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Electric Daydream

An enchanting wash of sound and color, Kelly Lee Owens’ music is a natural fit for the runway.

    Words by Allison Taylor
  • Photography by Heather Hazzan
  • Styling by Lexyrose Boiardo

It’s a hot day in late July, and Kelly Lee Owens is in a haze. She’s just returned from the North American leg of her first international tour, finally able to take a breath. “We had a lot to get done in just a few days, but it was amazing,” the Welsh singer and producer says of the experience. “Right now, I’m taking stock of everything that’s happened.” Owens is referring to her whirlwind of a year, which has seen her recording and releasing her eponymous debut album and playing DJ sets across Europe with other artists such as Jenny Hval and Karima F. “It’s going to be exciting to see what happens next,” she says. “I’ve got a lot of ideas.”

Among them is her desire to work with fashion designers to create custom soundtracks for their shows. Owens has already made waves on that scene, having provided the music for Alexander McQueen’s Autumn/Winter 2017 show. When the fashion house approached her about using her track “Arthur,” she admits she had to verify that their email wasn’t a fake. “I’ve always connected to Lee [McQueen], so it was an honor to be a part of that legacy,” she explains. At the time, Owens was fully committed to the recording process, so she watched the show’s live feed from the studio. “I thought they would use just a snippet of the song, so I was completely shocked when it [was] used in full twice,” she says with a laugh.

And yet it’s easy to see why they chose “Arthur”; its churning rhythm, sultry chimes, and lofty vocals meshed beautifully with the collection, all celestials, starry capes, and dark magic. “My God,” she remembers thinking, “I would wear all of this right now. Pay me in capes!”

Owens’ onstage attire also evokes an air of mystique. She loves to shroud herself in kimonos sourced from vintage boutiques across Manchester. “My main things that I wear every day are my big black boots and my leather jacket, no matter what,” she says. Though practical when it comes to performance attire, Owens does enjoy a playful getup from time to time. “I’m also attracted to clothes that have some kind of shimmer or glitter…things that are a little bit magical. I just played FYF Festival and Opening Ceremony dressed me for the stage in this cloud paint jacket. It was all so dreamy.”


And in a word, Owens’ debut album is just that: dreamy. The record’s ten tracks transition seamlessly into one another, taking the listener on a hypnotic journey through a watercolor blend of pulsing beats swirling beneath an angelic chorus of layered vocals. She adds texture to the synthetic backdrop with found sounds like water, chimes, and bird calls. When it comes to composition, she steers away from any formulaic approach. “Too many artists think, Oh, we want to be successful and make a lot of money and be famous, so we do A+B+C. It’s so dull, and you can hear the calculation in the music.”

Owens often doesn’t know what she’s going to create until the moment it comes together, and that’s the way she likes it. “I record weird, everyday sounds on my iPhone and sometimes that will inspire me to create a track around them,” she says. “For instance, on ‘Bird,’ what you hear is literally a bird song that I slowed down.” Mixed in with a looped sequence of tones and intermittent strings, it’s manipulated almost beyond recognition. Never quite what you expect, Owens’ sound is characterized by a subtle otherworldly beauty.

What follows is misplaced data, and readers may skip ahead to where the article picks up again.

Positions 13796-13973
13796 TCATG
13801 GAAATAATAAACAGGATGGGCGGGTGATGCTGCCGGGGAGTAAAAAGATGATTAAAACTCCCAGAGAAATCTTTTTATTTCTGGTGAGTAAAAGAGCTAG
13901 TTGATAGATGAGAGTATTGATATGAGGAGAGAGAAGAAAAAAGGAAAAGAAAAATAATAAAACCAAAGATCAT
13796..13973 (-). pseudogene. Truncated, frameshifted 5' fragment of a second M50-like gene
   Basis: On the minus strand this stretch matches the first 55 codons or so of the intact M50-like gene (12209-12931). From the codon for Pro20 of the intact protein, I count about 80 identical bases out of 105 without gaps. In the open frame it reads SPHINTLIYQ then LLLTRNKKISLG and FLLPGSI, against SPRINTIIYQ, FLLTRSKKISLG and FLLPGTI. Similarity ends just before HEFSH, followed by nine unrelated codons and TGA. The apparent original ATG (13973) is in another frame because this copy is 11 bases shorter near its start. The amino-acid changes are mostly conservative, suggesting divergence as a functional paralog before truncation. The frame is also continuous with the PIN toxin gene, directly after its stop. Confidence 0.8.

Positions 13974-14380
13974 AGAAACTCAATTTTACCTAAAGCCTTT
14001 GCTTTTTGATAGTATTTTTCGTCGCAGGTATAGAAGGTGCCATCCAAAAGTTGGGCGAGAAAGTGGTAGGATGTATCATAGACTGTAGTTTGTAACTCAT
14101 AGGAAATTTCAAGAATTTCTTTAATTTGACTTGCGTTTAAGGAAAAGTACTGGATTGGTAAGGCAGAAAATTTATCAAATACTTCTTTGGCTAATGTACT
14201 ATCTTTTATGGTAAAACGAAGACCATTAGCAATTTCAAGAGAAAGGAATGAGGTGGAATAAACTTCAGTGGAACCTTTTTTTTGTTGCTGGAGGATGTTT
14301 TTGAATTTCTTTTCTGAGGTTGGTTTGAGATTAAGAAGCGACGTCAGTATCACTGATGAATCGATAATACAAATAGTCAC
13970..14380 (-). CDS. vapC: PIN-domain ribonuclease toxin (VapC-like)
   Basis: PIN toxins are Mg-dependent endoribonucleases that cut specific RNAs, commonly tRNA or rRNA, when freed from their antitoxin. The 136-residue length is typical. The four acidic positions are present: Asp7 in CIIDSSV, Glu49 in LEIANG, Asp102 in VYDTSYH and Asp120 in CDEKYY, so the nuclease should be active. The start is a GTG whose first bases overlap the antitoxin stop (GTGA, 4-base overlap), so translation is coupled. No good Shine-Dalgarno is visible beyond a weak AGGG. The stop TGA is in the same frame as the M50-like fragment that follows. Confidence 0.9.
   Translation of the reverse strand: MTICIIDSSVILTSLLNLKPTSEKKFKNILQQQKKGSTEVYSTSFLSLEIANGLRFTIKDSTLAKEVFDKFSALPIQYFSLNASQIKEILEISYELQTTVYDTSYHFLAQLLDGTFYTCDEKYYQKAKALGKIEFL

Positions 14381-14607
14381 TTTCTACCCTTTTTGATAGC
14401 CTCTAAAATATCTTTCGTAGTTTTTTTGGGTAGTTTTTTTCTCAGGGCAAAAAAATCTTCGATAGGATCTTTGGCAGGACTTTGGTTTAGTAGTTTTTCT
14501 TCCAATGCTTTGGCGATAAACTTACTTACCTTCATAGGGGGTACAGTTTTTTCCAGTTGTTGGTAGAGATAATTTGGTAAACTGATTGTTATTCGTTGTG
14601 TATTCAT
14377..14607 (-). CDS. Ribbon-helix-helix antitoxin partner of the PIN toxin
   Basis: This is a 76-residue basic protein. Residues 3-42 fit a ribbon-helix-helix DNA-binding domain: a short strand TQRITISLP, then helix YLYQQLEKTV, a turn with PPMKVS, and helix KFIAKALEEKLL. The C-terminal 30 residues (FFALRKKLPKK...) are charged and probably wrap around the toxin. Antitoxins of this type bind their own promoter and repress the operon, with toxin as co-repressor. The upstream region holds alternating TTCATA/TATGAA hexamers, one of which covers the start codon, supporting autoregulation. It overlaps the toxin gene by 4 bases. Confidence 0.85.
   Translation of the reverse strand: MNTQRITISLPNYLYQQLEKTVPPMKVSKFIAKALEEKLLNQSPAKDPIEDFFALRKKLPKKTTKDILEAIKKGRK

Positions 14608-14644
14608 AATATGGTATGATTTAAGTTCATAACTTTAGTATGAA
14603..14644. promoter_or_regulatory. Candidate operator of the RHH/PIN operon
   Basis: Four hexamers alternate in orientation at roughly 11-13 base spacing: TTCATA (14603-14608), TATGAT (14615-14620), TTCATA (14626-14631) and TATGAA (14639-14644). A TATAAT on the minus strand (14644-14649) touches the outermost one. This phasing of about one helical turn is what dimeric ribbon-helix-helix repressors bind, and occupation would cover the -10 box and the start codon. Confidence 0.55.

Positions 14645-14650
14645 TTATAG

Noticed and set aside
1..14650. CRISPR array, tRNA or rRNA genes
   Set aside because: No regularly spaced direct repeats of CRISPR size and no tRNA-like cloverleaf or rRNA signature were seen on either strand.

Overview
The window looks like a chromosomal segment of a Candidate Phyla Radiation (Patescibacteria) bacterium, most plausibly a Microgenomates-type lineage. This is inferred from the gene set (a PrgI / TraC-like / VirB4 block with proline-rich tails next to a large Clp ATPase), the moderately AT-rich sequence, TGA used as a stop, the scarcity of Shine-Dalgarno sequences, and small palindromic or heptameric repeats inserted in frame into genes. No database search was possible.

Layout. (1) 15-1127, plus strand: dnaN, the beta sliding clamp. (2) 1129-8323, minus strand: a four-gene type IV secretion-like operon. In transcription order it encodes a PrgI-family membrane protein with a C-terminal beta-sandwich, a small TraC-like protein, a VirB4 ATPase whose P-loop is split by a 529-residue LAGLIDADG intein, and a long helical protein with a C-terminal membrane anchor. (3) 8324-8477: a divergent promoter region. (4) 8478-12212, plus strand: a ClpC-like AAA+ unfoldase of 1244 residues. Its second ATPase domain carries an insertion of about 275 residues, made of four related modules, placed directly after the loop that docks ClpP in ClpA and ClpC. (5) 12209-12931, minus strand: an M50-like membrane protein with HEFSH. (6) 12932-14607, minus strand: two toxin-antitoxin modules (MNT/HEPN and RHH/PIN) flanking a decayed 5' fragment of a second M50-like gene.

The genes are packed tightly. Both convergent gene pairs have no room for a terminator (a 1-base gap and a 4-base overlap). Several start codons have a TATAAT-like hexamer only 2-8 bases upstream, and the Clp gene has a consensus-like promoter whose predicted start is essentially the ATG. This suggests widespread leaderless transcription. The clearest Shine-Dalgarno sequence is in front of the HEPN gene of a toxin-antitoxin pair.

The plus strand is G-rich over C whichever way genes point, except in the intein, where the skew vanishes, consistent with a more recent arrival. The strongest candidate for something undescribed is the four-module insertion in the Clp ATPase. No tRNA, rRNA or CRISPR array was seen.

“It’s just about jumping in the deep end. I feel like we’ve got nothing to lose. The worst thing is to be at the end of life and think, Why didn’t I try?”

Aside from a short stint as a bassist—during which she developed her appreciation for low frequencies—Owens has no formal musical training. But she has done her due diligence in the field, working in London record stores like Rough Trade East, Sister Ray, and Pure Groove. It was there that she discovered a wide variety of genres and artists—including DJ and producer Daniel Avery, who is now one of Owens’ closest collaborators. “Daniel gave me insight into analog production and writing, and he just said yes to all my ideas,” she says. “That’s all it takes: one person to say yes.”

When she met Avery, Owens had been playing with the idea of making an album for a long time, but the timing had never seemed right. Finally, a friend gave her some very simple advice: to stop talking about her plan and just start doing it. “It’s just about jumping in the deep end,” she says. “I feel like we’ve got nothing to lose. The worst thing is to be at the end of life and think, Why didn’t I try?” Owens hopes that her story will inspire other female would-be artists to throw caution to the wind. She hopes to create a workshop where women can experiment with composition in a safe and constructive environment. “I want to continue the theme of working with female artists and producers if possible,” she says. “There needs to be more of us present on the scene together.”

Amid the buzz from her runway debut with Alexander McQueen, Owens signed with Norway’s Smalltown Supersound; the label’s philosophy aligns with her personal goals of longevity. “I want to be doing this twenty years from now,” she says. And after taking her debut LP on a lap around the world, Owens remains in charge creatively, free to develop her sound in whatever time that requires. It’s clear that this is just the start of her story. “I want music to be my life, and to look back on my life’s work knowing that it touched people the way music has touched me.”

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